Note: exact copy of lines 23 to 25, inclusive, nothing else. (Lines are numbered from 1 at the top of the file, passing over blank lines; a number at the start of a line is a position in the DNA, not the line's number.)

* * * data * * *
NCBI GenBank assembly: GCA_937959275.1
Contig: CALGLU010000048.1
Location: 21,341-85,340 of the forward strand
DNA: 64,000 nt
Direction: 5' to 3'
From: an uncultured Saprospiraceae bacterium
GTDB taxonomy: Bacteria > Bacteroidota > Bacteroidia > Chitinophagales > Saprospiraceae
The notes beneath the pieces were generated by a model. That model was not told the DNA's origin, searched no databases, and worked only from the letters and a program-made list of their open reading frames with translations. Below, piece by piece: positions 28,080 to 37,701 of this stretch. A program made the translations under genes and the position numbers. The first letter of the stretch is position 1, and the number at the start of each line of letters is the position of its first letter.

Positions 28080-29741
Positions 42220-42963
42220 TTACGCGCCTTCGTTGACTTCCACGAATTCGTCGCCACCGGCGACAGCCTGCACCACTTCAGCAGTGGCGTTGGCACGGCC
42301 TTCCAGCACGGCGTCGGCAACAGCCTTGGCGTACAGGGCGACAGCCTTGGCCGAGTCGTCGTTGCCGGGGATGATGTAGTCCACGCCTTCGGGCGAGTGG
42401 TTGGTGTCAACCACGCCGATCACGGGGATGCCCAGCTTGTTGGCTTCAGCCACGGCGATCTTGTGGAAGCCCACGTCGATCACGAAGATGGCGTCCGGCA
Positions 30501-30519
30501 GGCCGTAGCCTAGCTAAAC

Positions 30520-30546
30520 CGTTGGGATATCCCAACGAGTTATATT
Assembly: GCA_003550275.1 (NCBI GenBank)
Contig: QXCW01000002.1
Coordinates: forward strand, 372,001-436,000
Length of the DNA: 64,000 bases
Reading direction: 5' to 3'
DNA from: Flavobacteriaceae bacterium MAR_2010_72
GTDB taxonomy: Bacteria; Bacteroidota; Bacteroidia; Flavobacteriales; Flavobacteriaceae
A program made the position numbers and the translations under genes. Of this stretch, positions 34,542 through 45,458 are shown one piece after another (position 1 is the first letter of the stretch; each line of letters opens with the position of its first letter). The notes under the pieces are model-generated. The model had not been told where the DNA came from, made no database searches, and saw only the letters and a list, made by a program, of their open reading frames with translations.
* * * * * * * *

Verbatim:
DNA from: Flavobacteriaceae bacterium MAR_2010_72
GTDB taxonomy: Bacteria; Bacteroidota; Bacteroidia; Flavobacteriales; Flavobacteriaceae
A program made the position numbers and the translations under genes. Of this stretch, positions 34,542 through 45,458 are shown one piece after another (position 1 is the first letter of the stretch; each line of letters opens with the position of its first letter). The notes under the pieces are model-generated. The model had not been told where the DNA came from, made no database searches, and saw only the letters and a list, made by a program, of their open reading frames with translations.